From: Philippe Verdy (firstname.lastname@example.org)
Date: Tue Jul 15 2003 - 18:01:47 EDT
On Tuesday, July 15, 2003 10:42 PM, Werner LEMBERG <email@example.com> wrote:
> No. There must be a kind of `dot' for the i and a kind of `breve'
> sign above the u. Additionally, the connecting lines between the
> characters are wider, something like
> / / \/
> /| /| /| /| /| /| /| /| /| /| /| /| /| /| /|
> |/ |/ |/ |/ |/ |/ |/ |/ |/ |/ |/ |/ |/ |/ |/
It's still readable in the ASCII art as "minimum". But this form is sometimes used abusively by French hand-writters, but is often considered as being abusively "fast" written with badly formed letters.
The normal handscript is roughly like (use proportional font to see it):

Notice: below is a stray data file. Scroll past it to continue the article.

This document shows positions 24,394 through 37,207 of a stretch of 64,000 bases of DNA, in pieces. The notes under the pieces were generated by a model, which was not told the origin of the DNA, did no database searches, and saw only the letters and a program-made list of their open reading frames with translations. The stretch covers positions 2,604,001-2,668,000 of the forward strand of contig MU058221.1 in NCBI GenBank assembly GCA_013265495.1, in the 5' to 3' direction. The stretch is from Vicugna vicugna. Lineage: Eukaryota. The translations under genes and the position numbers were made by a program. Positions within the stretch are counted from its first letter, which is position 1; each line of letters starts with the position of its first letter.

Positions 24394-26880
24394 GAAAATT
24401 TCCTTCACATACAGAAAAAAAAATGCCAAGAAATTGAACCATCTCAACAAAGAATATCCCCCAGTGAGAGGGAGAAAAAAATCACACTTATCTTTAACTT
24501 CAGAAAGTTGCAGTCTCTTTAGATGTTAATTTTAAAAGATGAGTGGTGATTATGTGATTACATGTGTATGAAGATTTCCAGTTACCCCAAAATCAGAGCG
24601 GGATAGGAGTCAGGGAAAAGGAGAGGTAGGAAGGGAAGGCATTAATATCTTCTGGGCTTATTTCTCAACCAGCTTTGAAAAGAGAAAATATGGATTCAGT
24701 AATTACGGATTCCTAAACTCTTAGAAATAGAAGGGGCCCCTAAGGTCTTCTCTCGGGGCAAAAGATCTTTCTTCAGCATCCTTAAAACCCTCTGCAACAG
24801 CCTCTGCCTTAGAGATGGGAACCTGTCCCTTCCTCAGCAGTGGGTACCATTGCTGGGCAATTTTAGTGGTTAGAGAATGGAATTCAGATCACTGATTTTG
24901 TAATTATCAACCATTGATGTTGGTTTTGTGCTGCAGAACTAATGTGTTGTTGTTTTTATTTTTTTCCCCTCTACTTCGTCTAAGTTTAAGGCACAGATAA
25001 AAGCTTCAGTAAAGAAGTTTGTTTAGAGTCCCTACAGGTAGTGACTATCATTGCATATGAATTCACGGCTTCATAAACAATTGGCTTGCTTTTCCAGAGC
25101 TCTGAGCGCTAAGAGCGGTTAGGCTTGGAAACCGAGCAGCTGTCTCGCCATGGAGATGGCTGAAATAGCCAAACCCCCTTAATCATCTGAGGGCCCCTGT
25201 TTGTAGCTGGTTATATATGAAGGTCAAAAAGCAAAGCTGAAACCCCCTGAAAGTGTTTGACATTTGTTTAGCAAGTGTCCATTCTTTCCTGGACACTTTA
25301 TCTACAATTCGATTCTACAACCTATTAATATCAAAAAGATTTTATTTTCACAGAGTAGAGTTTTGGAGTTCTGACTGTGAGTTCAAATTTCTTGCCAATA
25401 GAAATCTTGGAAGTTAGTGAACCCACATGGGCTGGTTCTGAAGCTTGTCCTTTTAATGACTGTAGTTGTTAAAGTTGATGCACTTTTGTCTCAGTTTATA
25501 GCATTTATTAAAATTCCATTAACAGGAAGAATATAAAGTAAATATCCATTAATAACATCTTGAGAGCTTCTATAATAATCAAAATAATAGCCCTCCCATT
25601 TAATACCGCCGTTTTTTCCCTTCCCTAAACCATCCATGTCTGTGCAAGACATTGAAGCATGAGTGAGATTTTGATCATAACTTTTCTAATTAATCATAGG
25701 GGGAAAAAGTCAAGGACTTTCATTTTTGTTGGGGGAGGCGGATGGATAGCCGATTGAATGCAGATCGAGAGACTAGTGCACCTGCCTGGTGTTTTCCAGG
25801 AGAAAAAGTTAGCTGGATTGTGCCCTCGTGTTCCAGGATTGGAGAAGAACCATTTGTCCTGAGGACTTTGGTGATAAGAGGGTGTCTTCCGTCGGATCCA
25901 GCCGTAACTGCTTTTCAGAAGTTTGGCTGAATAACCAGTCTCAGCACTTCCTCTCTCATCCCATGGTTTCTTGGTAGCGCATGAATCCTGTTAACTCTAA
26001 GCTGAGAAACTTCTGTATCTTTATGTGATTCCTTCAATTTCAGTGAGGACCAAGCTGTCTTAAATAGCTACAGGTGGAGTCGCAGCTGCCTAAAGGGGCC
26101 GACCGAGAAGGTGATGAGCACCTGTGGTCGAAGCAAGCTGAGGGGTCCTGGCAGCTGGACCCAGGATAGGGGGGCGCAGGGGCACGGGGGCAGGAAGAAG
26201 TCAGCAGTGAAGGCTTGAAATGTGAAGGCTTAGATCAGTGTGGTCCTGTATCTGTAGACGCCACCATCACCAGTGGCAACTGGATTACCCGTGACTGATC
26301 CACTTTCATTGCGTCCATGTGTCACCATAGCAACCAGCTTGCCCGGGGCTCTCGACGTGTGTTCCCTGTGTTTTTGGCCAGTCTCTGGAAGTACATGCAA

n n n l n n l n n n l l n n n
| | | /| / | | /| / | | | /| | / | | |
| | U U | U U | | U U U | | U
where the connecting edges within the letters are clearly above or below, the interletter edges are oblique, and the vertical stems are easily countable and identifiable (this script is learn upright in schools, but often written slightly slanted to the right, with "italic" style). There little variation for the lowercase letter forms, but there are quite a lot for the handwritten uppercase letters, with more or less loopy curves. But due to this tradition (still tought today since the second half of the XIX-th century), this handwritten form is still recognized by most people.
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